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Thursday 4 March 2021

Reviews: Harakiri For The Sky, Einherjer, Cobra Cult, Starscape (Reviews: Matt Bladen & Paul Hutchings)

Harakiri For The Sky - Mӕre (AOP Records) [Matt Bladen]

Consisting of Matthias "MS" Sollak (guitars, bass, drums) and Michael "JJ" V. Wahntraum (vocals) Harakiri For The Sky are now five albums into their career and they continue to reinvent what they truly stand for as a band. They seamlessly fuse the aggressive extremity of black metal, the cinematic atmospherics of post rock along with the toughness of hardcore and crushing sludge breaks too. Their fifth album Mӕre delves into dark folklore the title character causing breathlessness while you sleep. The band have been championed by the press since their inception and it's clear to see why on songs Sing For The Damage We've Done which is a brilliant use of blistering extreme metal power and deft effortless clean guitars combined together switching between both to keep your attention. It also features guest vocals from Alcest frontman Neige while Us Against December Skies has a anthemic style that is proper post metal. 

These Austrians create songs that are odes to pain, anger and melancholy, all feeling that lend themself to this style of provocative emotional music. Along with Neige we have Gaerea on the piano led influenced  Silver Needle//Golden Dawn and Kerim 'Krimh' Lechner (Septicflesh) as the studio drummer. At 10 songs and pretty hefty run time Mӕre is another epic album to add to the cannon of brilliance from Harakiri For The Sky, it is perhaps a little too long but definitely an album that need to be taken in as a whole piece from the chugging djent/piano melodies of I'm All About The Dusk, through post-hardcore angst of Once Upon A Winter and the acoustic Time Is A Ghost leading into the punchy final track Song To Say Goodbye. A powerful, dark listen from Harakiri For The Sky. Believe the hype! 8/10

Einherjer - North Star (Napalm Records) [Matt Bladen]

North Star is the eighth album from Nordic Black Folk metallers Einherjer, it's also their first album on Napalm Records for 25 years. Recorded at Frode Glesnes' (vocals, guitar & bass) home studio, this means that the record sounds slightly D.I.Y sound to the production, the rawness of the vocals on Higher Fire and Echoes In Blood both of which take the black metal route. It's also led to some experimentation Gerhard Storsund adding some symphonic keys, taking things far and away from Dragons Of The North their last release on Napalm which was so influential to the Viking metal scene back in 1996. Still it's all quite metal West Coast Groove comes along with some 80's styled guitar soloing courtesy of Ole Sønstabø, Tony Enge adding the chuggy grooves underneath. It's like W.A.S.P playing with Venom while the final Chasing The Serpent starts out as doom but has a chorus that is ideal for stadium filling. An odd record for sure but one that re-establishes Einherjer as a technically potent force in the Viking metal scene. 7/10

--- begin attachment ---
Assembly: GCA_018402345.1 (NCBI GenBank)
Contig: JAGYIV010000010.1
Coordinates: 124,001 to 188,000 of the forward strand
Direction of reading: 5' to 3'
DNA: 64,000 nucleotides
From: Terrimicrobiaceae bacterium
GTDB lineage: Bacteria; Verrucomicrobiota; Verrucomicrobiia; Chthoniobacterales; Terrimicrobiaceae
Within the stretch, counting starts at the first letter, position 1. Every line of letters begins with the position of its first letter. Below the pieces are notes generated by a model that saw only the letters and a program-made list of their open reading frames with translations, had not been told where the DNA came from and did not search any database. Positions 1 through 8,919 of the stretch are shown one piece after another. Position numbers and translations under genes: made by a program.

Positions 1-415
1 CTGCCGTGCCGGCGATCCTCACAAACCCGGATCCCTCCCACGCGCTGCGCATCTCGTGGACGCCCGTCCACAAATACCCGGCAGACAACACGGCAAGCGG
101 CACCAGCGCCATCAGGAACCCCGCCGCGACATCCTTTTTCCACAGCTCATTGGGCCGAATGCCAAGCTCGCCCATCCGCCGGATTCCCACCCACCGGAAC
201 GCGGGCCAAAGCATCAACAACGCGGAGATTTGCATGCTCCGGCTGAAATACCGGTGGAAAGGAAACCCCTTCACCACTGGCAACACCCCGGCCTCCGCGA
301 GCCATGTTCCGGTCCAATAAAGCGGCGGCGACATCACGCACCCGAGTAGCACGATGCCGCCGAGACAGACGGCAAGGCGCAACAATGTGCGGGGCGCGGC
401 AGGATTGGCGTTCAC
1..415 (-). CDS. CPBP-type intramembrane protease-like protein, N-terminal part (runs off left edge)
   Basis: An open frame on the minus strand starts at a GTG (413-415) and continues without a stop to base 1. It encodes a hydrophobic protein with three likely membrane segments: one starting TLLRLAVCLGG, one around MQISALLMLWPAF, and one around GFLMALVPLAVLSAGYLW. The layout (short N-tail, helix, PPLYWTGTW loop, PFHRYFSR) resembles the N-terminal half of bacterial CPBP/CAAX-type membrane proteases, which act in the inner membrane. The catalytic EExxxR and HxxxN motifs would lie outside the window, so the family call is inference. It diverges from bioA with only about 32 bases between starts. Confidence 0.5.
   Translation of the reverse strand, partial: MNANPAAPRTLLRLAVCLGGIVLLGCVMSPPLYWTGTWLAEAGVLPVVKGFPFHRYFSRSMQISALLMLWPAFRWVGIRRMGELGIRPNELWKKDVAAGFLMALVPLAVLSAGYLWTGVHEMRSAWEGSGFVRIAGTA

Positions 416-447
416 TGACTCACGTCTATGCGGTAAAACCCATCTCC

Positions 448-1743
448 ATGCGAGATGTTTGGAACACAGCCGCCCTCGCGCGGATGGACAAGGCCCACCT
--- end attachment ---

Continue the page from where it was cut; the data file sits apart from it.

Cobra Cult – Second Gear (GMR Music) [Paul Hutchings]

23 minutes, eight tracks. There’s no waiting around with album number two from the Swedish hard rockers Cobra Cult, whose line up comprises Johanna Lindhult on lead vocals and guitar, Thomas Jonsson on bass and backing vocals, drummer Carl Johan “Sillen” Sillén and guitarist Anders Martinsgård. Recorded and mixed by Robert Pehrsson (Robert Pehrsson‘s Humbucker, Death Breath) at Studio Humbucker and mastered by Joel Grind of Toxic Holocaust, Second Gear is a straightforward, uncomplicated slap to the face with heads down three chord hard rock the order of the day.
It’s perfectly listenable music. The tracks are short, as you’d expect, with but they pack a punch, and with Lindhult’s vocal delivery providing a different aspect. There’s the odd bit of grunge, a little bit of stoner and plenty of good fast rock and roll. It’s never going to be ground-breaking, but I’d give my right nut to be watching Cobra Cult kicking out the jams in a sweaty club with a beer in my hand. It’s that kind of music and boy, we could all do with that now. 7/10

Starscape – Colony (Stormspell Records) [Paul Hutchings] 

Okay, it had to happen. Throughout the pandemic the musical output from almost every band has been of a high quality. There have been few bands that have rattled the cage, but Starscape have crashed and burned big time. Formed in 2015 under the moniker Pilgrim, Starscape was initially a solo project by Anton Eriksson. Intent on playing, ahem, “classic” metal from the 70s and 80s, with a lyrical concept of space and man’s place in it. 2017 saw the addition of Per-Olof Göransson to the line-up adding vocals whilst Eriksson dealt with the instrumental aspects. Colony is not only the band’s debut full-length but a concept album about humanity’s journey to find a new home among the stars. Unfortunately, it’s awful. 

Awful to the point that after the harrowing Pilgrims Of The Stars and Interstellar, the stop button was almost engaged. Musically Eriksson is okay, with some decent guitar work, but Göransson’s inability to hold a clear note for much of the first two tracks was excruciating. His horrific tone-deaf roar on the title track persuaded me that there really are times when you must give up before the end of an album and that wavering finger was deployed. It’s rare but Starscape really should get back into their rocket ship and head back to 1975, because I’d have still be playing with Tonka toys and would have avoided the aural agony that I endured. There is nothing classic about this record and if there is a worse album in 2021, I don’t want to hear it. 2/10

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